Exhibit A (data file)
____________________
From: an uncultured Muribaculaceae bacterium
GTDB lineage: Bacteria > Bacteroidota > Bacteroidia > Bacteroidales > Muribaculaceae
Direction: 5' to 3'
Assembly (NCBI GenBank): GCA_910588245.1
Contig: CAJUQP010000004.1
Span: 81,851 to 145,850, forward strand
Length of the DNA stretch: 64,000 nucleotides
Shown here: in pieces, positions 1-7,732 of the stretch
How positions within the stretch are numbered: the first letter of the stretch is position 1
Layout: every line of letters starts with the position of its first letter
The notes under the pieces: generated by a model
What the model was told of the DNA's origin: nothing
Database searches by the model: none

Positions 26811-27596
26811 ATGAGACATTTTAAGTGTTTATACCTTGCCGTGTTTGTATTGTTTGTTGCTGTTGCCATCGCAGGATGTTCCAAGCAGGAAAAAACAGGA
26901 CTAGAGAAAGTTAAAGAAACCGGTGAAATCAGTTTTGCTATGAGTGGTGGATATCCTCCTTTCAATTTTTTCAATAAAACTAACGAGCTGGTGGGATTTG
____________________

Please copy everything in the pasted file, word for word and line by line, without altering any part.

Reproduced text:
From: an uncultured Muribaculaceae bacterium
GTDB lineage: Bacteria > Bacteroidota > Bacteroidia > Bacteroidales > Muribaculaceae
Direction: 5' to 3'
Assembly (NCBI GenBank): GCA_910588245.1
Contig: CAJUQP010000004.1
Span: 81,851 to 145,850, forward strand
Length of the DNA stretch: 64,000 nucleotides
Shown here: in pieces, positions 1-7,732 of the stretch
How positions within the stretch are numbered: the first letter of the stretch is position 1
Layout: every line of letters starts with the position of its first letter
The notes under the pieces: generated by a model
What the model was told of the DNA's origin: nothing
Database searches by the model: none

Positions 26811-27596
26811 ATGAGACATTTTAAGTGTTTATACCTTGCCGTGTTTGTATTGTTTGTTGCTGTTGCCATCGCAGGATGTTCCAAGCAGGAAAAAACAGGA
26901 CTAGAGAAAGTTAAAGAAACCGGTGAAATCAGTTTTGCTATGAGTGGTGGATATCCTCCTTTCAATTTTTTCAATAAAACTAACGAGCTGGTGGGATTTG